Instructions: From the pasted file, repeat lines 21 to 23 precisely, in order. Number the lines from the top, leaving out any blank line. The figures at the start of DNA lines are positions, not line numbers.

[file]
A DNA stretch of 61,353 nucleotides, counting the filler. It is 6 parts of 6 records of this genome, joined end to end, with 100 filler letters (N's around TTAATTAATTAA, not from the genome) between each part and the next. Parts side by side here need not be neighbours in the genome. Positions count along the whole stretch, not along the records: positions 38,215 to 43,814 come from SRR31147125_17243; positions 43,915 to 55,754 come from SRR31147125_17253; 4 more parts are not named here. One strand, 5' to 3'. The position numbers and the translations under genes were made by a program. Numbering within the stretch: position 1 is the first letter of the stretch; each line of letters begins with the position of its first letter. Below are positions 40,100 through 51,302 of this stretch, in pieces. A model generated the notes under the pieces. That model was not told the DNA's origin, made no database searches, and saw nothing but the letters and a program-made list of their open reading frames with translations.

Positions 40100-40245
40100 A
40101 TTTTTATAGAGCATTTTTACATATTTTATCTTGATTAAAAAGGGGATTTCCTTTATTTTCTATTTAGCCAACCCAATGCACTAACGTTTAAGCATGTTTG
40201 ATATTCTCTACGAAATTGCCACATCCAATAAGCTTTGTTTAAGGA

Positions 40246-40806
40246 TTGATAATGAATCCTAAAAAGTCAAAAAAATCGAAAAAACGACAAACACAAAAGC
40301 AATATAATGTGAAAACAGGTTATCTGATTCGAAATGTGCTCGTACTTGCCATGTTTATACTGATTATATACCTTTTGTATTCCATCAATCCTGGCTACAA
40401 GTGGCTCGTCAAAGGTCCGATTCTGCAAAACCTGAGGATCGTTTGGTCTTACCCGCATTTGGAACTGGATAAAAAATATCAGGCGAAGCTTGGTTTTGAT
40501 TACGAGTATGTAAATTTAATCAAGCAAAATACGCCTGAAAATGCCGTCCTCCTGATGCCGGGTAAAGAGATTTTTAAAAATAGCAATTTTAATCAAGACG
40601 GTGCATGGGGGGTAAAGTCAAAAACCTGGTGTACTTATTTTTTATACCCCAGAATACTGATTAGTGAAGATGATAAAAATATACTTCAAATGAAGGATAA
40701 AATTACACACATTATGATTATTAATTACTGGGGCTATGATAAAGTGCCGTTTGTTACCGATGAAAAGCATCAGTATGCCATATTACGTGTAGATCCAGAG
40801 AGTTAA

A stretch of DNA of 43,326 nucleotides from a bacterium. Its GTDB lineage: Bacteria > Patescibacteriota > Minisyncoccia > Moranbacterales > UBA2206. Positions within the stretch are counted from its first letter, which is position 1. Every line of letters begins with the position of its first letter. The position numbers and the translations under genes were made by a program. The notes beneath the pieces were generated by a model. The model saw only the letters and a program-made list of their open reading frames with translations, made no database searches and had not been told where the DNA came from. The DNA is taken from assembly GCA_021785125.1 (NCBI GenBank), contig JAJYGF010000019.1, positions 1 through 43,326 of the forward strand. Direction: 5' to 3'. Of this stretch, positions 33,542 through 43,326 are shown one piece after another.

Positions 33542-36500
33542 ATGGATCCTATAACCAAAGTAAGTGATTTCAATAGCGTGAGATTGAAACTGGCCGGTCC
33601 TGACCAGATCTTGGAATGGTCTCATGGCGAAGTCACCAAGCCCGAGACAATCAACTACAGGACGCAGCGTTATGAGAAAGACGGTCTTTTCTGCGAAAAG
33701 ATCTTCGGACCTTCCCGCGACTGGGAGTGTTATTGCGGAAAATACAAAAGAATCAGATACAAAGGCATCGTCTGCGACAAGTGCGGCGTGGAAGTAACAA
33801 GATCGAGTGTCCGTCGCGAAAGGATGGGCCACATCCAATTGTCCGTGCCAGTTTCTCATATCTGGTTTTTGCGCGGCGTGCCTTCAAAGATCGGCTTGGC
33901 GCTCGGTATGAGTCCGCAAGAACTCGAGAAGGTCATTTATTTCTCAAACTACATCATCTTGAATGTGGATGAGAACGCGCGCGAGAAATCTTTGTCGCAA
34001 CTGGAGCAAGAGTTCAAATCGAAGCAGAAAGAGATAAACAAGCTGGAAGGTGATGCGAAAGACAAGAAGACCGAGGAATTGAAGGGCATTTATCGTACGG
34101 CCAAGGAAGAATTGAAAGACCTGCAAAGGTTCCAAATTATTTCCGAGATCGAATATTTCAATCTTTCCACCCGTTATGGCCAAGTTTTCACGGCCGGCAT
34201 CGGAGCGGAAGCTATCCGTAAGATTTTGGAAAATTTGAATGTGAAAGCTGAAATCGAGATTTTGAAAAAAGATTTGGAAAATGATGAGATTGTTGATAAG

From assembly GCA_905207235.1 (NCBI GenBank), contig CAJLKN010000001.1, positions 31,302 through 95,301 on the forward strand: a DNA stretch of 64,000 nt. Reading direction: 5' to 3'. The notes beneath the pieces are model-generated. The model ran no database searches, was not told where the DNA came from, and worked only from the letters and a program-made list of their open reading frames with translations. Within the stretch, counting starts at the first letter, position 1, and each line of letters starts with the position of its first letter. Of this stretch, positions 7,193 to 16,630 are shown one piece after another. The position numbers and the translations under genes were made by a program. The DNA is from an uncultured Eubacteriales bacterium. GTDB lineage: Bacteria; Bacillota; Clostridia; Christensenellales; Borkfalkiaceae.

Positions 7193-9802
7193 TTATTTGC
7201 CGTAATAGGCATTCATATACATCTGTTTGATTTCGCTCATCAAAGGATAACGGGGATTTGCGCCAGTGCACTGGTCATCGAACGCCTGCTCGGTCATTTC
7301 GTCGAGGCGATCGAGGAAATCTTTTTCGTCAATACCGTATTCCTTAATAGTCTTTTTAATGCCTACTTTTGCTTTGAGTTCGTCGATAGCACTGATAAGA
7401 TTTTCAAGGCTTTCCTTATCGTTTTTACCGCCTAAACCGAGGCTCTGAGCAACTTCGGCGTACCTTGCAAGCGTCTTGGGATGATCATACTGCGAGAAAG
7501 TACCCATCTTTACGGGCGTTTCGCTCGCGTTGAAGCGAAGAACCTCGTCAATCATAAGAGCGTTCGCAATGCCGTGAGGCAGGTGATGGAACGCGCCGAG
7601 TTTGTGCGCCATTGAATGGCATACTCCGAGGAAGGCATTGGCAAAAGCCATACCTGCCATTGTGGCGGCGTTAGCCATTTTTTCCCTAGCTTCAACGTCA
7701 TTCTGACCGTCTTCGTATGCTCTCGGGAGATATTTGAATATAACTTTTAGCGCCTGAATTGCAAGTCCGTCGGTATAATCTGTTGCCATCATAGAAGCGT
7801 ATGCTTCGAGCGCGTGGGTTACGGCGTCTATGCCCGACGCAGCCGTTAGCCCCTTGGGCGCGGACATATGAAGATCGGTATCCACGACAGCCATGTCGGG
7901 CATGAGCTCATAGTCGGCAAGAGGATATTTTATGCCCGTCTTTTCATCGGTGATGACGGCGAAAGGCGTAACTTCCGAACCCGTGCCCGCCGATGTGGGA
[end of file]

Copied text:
34001 CTGGAGCAAGAGTTCAAATCGAAGCAGAAAGAGATAAACAAGCTGGAAGGTGATGCGAAAGACAAGAAGACCGAGGAATTGAAGGGCATTTATCGTACGG
34101 CCAAGGAAGAATTGAAAGACCTGCAAAGGTTCCAAATTATTTCCGAGATCGAATATTTCAATCTTTCCACCCGTTATGGCCAAGTTTTCACGGCCGGCAT
34201 CGGAGCGGAAGCTATCCGTAAGATTTTGGAAAATTTGAATGTGAAAGCTGAAATCGAGATTTTGAAAAAAGATTTGGAAAATGATGAGATTGTTGATAAG